It’s a brave new world in media and PR. Bit by bit, the conventions that have dictated how journalists and companies work together to effectively manipulate the flow of information are being eaten away by new technology. Information it seems, does want to be free and trying to embargo news is like holding back the sea.
It seems that for many, the embargo is dead. What was once an implied contract between those making the news and reporting the news has been ignored by self appointed bloggers and more recently platforms like Twitter have made the act of leaking news to the world incredibly easy. Now it seems the mainstream media are having to change to ‘compete’ with those breaking the stories elsewhere. Earlier this year, the Wall Street Journal implemented a ‘no embargo’ policy which sent corporate PR types into a tailspin. It’s a fascinating trend to watch – and you can read more about it in a great article by TechCrunch.
Sport sponsorship is actually quite a small business – not in value terms, but in terms of the number of people involved at the top level. The sailing sponsorship market is even smaller, so keeping a lid on information usually relies on the old attitudes – off the record chats and ‘gentlemenly’ understandings that information – though known to many – will not be made public. But the role-models of the sport in the world of the America’s Cup have shown that gentlemanly agreements aren’t worth the paper they are written on, so why should anyone else play the game?
7 days ago (18th September), we noticed on the Twitter feed of SailBiz.it that Fiat might be backing an Italian Volvo entry in the next race. After we ‘retweeted’ it, the story was picked up by a couple of people who dug around to see if there was any truth to it. Though there were several sites in Italian and French that suggested the story was true, no-one came out and published it.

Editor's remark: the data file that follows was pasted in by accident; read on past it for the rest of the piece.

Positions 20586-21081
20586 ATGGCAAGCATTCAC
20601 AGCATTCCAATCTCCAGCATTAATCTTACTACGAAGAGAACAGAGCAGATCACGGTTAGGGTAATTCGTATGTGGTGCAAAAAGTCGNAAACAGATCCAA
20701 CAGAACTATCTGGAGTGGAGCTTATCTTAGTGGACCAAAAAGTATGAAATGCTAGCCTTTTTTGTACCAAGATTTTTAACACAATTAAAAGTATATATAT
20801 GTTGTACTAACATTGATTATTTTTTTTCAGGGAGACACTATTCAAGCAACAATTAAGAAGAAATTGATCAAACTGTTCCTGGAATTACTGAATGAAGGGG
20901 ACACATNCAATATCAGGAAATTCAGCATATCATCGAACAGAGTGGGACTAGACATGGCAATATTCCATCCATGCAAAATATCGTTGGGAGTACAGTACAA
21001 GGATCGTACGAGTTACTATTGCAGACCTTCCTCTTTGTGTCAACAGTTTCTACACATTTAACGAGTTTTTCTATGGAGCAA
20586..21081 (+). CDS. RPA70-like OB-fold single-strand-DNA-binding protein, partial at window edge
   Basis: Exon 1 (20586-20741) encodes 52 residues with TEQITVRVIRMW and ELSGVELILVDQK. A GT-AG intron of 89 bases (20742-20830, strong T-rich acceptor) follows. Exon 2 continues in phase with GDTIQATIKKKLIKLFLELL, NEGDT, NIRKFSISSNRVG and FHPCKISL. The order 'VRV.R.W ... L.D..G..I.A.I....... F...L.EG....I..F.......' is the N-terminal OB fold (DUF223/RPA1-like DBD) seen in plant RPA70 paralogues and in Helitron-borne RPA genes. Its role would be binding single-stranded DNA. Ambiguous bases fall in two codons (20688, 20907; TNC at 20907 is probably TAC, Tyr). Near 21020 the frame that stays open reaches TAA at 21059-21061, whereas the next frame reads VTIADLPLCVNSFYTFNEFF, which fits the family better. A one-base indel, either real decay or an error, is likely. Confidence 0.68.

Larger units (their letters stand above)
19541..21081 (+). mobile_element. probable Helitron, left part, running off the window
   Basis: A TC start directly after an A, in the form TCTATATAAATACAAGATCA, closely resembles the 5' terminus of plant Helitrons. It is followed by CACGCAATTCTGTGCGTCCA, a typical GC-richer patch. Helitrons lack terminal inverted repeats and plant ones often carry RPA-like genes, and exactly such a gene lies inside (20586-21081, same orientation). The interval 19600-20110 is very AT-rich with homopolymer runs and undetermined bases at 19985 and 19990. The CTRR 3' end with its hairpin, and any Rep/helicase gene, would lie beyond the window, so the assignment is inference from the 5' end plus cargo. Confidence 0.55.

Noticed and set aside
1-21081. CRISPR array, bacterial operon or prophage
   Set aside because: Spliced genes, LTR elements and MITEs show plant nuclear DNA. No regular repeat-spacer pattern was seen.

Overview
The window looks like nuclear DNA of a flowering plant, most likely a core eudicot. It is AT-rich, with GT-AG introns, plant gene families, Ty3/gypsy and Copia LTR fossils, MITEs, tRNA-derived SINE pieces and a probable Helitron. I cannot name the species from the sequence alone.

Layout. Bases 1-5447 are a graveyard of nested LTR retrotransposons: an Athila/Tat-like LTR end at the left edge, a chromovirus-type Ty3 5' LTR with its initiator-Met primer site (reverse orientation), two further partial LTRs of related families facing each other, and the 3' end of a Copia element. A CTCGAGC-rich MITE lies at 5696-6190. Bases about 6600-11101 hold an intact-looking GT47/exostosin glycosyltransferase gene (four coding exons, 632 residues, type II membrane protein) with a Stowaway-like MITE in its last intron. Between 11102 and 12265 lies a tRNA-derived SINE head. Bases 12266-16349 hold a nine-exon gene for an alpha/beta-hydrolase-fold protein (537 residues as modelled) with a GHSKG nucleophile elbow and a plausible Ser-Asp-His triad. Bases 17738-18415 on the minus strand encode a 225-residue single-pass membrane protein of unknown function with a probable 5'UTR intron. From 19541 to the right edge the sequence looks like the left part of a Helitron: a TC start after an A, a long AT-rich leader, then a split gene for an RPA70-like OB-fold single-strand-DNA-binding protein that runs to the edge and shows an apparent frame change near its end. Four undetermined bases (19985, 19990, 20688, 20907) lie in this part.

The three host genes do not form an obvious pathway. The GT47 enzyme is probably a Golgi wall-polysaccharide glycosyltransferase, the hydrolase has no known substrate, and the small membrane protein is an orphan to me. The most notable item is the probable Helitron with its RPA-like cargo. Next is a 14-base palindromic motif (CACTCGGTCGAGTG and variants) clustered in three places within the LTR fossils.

On the 22nd of September, Elaine Bunting in her blog gave more space to the rumour which was then picked up by Scuttlebutt and various other places. Today, the official site of the Volvo Ocean Race confirms that:
An Italian campaign led by Giovanni Soldini has been officially confirmed for the 2011-12 race. Known as Italia 70, the team will race under the il tricolore with an all-Italian crew for the next two editions of the race.
The statement goes on to say that Italia 70 has acquired and will compete aboard Ericsson 3, the second generation Volvo Open 70 which carried the Nordic team’s hopes in the 2008-09 event. Italia 70 will draw on Italian yachtsmen and women to build a national offshore racing team, which will showcase Italian sailing talent.
The Italian Sailing Federation, together with Soldini, will develop the first Italian ocean sailing school in parallel with the Volvo Ocean Race.
Environmental causes will also feature prominently in the campaign. Together with a pool of contributing companies, the team will develop relationships with national universities and research centres, which will help them to test environmentally-friendly solutions from energy management to waste disposal.
The statement makes no mention of sponsors for the Italian team – however SportsPro Magazine are reporting that the Fiat deal is done, that it is a 3 year deal worth $3 Million which doesn’t sound like nearly enough money to do the Volvo Ocean Race properly.